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A study of the relationship between tradition and cultural identity in Pulap, an atoll in the western Pacific


Diplomas and Thatch Houses examines the people of Pulap, a tiny atoll just north of the Equator in the western Pacific. Pulapese consider themselves and are known to their neighbors as the most traditional islanders, a situation they regard as an asset and not as a sign of backwardness. Pulapese deliberately wear their lavalavas and loincloths and practice traditional dances and rituals. Rather than being just a remnant of the past, tradition for the Pulapese is created and displayed as a means of asserting cultural identity.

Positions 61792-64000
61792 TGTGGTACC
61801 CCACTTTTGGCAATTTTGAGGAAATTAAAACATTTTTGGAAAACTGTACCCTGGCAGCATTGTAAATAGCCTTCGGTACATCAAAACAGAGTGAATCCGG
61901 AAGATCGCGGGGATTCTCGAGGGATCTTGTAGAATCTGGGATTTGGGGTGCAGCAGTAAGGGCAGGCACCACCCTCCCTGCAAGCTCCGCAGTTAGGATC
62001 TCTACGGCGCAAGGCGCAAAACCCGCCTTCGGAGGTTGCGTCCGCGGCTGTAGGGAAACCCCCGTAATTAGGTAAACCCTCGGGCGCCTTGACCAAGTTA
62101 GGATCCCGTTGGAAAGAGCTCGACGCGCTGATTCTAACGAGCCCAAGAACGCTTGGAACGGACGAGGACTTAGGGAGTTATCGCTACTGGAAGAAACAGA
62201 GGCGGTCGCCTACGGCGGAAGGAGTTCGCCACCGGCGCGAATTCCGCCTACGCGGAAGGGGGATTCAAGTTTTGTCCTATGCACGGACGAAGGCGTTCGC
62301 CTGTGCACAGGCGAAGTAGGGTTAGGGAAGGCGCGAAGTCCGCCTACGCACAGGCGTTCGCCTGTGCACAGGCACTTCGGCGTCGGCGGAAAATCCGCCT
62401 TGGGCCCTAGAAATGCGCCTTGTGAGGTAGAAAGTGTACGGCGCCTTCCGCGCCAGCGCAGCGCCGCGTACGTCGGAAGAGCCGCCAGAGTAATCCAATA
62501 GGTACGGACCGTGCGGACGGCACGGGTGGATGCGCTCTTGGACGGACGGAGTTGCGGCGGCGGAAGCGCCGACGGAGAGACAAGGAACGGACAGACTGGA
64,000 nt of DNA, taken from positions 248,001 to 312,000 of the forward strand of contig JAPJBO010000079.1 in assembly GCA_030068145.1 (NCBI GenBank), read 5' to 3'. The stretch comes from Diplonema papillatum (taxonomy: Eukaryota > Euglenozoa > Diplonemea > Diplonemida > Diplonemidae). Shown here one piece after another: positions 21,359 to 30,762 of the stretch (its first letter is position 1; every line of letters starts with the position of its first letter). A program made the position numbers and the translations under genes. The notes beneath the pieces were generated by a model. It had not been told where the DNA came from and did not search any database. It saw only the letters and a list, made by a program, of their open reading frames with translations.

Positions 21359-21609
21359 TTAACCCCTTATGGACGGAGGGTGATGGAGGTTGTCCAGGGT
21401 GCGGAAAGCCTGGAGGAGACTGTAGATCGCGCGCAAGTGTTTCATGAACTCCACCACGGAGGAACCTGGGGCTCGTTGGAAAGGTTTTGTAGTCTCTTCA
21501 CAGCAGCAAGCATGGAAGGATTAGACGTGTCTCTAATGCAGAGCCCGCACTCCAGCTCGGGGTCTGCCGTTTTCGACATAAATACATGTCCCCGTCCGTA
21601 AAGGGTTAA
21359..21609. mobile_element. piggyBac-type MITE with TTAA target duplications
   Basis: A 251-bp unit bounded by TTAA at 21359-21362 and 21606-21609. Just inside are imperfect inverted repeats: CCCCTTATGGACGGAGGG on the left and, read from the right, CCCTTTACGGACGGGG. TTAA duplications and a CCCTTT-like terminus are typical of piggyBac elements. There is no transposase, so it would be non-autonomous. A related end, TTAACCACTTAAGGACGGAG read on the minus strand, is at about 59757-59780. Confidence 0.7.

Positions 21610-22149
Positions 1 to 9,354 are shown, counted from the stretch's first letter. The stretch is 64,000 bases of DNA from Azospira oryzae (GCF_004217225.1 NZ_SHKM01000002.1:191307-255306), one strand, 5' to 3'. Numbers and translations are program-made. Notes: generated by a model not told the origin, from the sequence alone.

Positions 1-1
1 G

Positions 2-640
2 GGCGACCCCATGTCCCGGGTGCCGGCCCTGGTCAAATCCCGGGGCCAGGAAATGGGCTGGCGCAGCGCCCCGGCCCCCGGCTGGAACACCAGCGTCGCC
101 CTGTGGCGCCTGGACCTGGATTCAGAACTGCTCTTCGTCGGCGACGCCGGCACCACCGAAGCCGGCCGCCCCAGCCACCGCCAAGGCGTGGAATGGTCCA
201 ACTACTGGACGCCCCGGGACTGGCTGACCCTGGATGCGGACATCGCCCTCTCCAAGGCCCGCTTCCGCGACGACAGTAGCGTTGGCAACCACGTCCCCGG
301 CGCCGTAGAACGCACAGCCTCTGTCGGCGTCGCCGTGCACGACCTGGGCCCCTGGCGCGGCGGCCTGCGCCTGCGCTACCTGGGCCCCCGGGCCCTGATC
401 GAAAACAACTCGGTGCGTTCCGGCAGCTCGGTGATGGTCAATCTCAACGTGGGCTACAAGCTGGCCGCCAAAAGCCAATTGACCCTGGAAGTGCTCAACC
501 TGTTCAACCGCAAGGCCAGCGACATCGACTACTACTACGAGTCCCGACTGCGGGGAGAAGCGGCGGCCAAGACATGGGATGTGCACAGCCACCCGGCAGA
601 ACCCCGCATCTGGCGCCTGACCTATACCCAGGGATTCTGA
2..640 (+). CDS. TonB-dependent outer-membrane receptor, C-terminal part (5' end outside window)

Like other Micronesians, the Pulapese view a person less as an isolated, independent individual and more as a link in a network of relationships. Behavior, more than biology or descent, shapes identity. The Pulapese manipulate their "traditional" identity as a political tool--as an adaptive strategy to contend with the rapid changes wrought by a foreign administration. To the Pulapese, tradition is politically valuable; they fiercely contend that their customs and patterns of behavior entitle them to prestige and power in modern Micronesia.

Diplomas and Thatch Houses is an important contribution to the literature on ethnicity, nationality, and cultural identity, as well as to Micronesian/Pacific studies.